If my 12-year old were given a choice, he’d never grow up. (That’s been his confession since he was four.) When it came time to “move up” at church, he didn’t embrace the idea at all, at least not at first. Our senior children’s church runs from the ages of 6 to 11. Now that he was 12 he got to worship with the preteens.
No matter how positive a spin I put on it, he was less than enthused. He felt like he’d be leaving his friends behind and over the years, had forged a loving relationships with individuals on our children’s ministry staff including Coach Joey. Fortunately, my church team was proficient at helping kids adjust to graduating up. Even though I work every week in the ministry, I was amazed at how smoothly the transition went. Here are some of the things they did to make it easier.
Prepared for graduation: The church sent a reminder three months before the scheduled graduation. This gave kids the chance to adjust to the idea of changing worship groups.
Welcome parties: Kids were welcomed to the new groups with special parties, high energy worship and a fun icebreaker games.
Made new friends: Each preteen was paired with a “buddy.” The buddies were selected from the teens who regularly attend and have a desire to work in ministry. My son’s buddy told him what to expect and took the time to introduce him to other teens.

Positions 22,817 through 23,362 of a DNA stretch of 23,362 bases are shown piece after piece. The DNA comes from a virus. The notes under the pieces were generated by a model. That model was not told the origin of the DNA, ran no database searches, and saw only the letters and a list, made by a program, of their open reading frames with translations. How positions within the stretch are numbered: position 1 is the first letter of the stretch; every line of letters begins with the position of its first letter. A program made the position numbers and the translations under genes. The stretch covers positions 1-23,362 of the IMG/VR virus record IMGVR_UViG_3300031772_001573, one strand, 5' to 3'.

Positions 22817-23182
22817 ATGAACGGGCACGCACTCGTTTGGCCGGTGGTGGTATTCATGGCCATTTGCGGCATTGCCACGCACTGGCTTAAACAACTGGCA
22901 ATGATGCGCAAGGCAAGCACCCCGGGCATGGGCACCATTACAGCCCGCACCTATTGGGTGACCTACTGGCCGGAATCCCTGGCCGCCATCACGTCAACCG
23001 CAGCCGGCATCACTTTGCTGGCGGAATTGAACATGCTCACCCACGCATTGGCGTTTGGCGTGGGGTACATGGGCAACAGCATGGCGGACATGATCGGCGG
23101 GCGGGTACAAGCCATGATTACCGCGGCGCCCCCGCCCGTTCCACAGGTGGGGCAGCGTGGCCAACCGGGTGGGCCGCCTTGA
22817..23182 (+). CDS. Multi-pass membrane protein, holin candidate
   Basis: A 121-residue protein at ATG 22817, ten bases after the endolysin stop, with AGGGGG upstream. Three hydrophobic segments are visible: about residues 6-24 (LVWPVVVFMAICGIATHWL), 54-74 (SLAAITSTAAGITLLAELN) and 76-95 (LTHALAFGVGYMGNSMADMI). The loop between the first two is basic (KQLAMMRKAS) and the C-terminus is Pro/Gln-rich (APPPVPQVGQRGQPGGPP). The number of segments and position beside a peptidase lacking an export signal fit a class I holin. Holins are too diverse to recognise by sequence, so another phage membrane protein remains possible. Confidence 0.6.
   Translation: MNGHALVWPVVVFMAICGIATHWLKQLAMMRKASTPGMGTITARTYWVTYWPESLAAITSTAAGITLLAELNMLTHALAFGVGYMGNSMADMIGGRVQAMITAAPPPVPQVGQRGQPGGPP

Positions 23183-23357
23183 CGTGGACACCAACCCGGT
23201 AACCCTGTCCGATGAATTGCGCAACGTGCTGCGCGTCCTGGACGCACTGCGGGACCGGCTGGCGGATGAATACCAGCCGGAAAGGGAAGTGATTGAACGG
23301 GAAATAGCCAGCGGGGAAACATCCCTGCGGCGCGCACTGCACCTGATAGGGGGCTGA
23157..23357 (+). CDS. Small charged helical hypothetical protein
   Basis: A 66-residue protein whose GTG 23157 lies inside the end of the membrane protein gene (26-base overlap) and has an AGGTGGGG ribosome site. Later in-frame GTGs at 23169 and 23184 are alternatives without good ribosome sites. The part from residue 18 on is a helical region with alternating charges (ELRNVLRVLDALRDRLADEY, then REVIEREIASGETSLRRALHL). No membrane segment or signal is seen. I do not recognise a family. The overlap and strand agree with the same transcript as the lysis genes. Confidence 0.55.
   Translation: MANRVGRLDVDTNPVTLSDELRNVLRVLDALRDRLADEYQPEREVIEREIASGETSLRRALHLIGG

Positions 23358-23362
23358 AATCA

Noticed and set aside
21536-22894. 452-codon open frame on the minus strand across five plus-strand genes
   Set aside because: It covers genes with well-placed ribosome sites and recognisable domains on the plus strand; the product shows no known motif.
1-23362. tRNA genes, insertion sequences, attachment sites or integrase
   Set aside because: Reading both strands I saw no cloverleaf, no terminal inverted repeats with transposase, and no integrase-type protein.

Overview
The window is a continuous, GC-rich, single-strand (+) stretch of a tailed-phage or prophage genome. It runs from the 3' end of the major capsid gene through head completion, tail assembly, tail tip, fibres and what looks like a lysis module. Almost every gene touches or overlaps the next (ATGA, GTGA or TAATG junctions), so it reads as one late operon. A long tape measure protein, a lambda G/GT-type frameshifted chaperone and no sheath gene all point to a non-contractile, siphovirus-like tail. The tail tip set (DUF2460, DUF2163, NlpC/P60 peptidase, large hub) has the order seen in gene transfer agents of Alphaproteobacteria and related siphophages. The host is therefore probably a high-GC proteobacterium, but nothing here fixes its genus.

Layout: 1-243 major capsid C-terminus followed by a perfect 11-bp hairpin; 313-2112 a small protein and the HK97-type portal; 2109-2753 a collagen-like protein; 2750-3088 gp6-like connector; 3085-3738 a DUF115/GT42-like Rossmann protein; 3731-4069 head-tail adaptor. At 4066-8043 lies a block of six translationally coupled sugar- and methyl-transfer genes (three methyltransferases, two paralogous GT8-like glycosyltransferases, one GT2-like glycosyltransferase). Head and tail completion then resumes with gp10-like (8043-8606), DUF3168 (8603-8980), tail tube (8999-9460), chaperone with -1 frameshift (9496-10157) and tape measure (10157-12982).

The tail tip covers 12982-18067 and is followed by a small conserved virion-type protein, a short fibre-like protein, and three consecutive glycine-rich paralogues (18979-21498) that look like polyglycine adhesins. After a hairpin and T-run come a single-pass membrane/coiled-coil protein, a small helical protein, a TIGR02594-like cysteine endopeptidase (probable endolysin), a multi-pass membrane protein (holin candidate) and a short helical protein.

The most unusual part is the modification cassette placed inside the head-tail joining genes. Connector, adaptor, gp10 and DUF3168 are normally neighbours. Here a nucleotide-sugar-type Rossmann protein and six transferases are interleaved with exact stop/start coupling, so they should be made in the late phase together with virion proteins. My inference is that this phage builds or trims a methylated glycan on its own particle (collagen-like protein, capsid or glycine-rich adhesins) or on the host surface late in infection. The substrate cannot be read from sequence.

Cards and gifts: Children from his former class gave him congratulation cards. I loved this idea! His former classmates wrote things like, “Geesh, you’re getting old,” and “I want to be like you one day.” He looked over those cards for days before placing them in his treasure chest/scrapbook box. My husband and I presented our son with a teen Bible and some other goodies to mark the occasion.
Teachers and tone: The teachers set the tone of this transition. Although Coach Joey was going to miss him, he didn’t add to the stress. He showed his support and excitement by personally introducing my son to his new teacher and bragging on him a few minutes. Coach Joey let Ryan’s new mentor know a few special things about him like which worship songs were his favorite and what games he liked the most.
It’s only been a short time but I can tell that the transition was a good one. As a preteen worshiper, I know he’s just a few steps away from an independent walk with the Lord. I’m grateful to a church that cares about celebrating my child in such a sweet, profound way.